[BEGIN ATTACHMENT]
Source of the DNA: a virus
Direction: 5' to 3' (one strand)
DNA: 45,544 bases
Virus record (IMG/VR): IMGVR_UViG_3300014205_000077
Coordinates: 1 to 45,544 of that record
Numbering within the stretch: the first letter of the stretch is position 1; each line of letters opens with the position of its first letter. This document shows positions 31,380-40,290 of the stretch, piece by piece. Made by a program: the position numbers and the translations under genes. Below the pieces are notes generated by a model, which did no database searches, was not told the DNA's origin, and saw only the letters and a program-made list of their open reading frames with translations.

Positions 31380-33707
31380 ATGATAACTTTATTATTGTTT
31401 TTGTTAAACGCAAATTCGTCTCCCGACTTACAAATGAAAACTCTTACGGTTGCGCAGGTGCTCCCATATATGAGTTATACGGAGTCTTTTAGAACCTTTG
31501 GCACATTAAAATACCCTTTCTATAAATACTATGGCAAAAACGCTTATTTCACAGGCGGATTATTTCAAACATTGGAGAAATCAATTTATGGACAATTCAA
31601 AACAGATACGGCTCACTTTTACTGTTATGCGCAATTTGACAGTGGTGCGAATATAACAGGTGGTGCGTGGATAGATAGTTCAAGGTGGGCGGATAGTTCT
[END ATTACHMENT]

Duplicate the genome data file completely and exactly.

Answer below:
Source of the DNA: a virus
Direction: 5' to 3' (one strand)
DNA: 45,544 bases
Virus record (IMG/VR): IMGVR_UViG_3300014205_000077
Coordinates: 1 to 45,544 of that record
Numbering within the stretch: the first letter of the stretch is position 1; each line of letters opens with the position of its first letter. This document shows positions 31,380-40,290 of the stretch, piece by piece. Made by a program: the position numbers and the translations under genes. Below the pieces are notes generated by a model, which did no database searches, was not told the DNA's origin, and saw only the letters and a program-made list of their open reading frames with translations.

Positions 31380-33707
31380 ATGATAACTTTATTATTGTTT
31401 TTGTTAAACGCAAATTCGTCTCCCGACTTACAAATGAAAACTCTTACGGTTGCGCAGGTGCTCCCATATATGAGTTATACGGAGTCTTTTAGAACCTTTG
31501 GCACATTAAAATACCCTTTCTATAAATACTATGGCAAAAACGCTTATTTCACAGGCGGATTATTTCAAACATTGGAGAAATCAATTTATGGACAATTCAA
31601 AACAGATACGGCTCACTTTTACTGTTATGCGCAATTTGACAGTGGTGCGAATATAACAGGTGGTGCGTGGATAGATAGTTCAAGGTGGGCGGATAGTTCT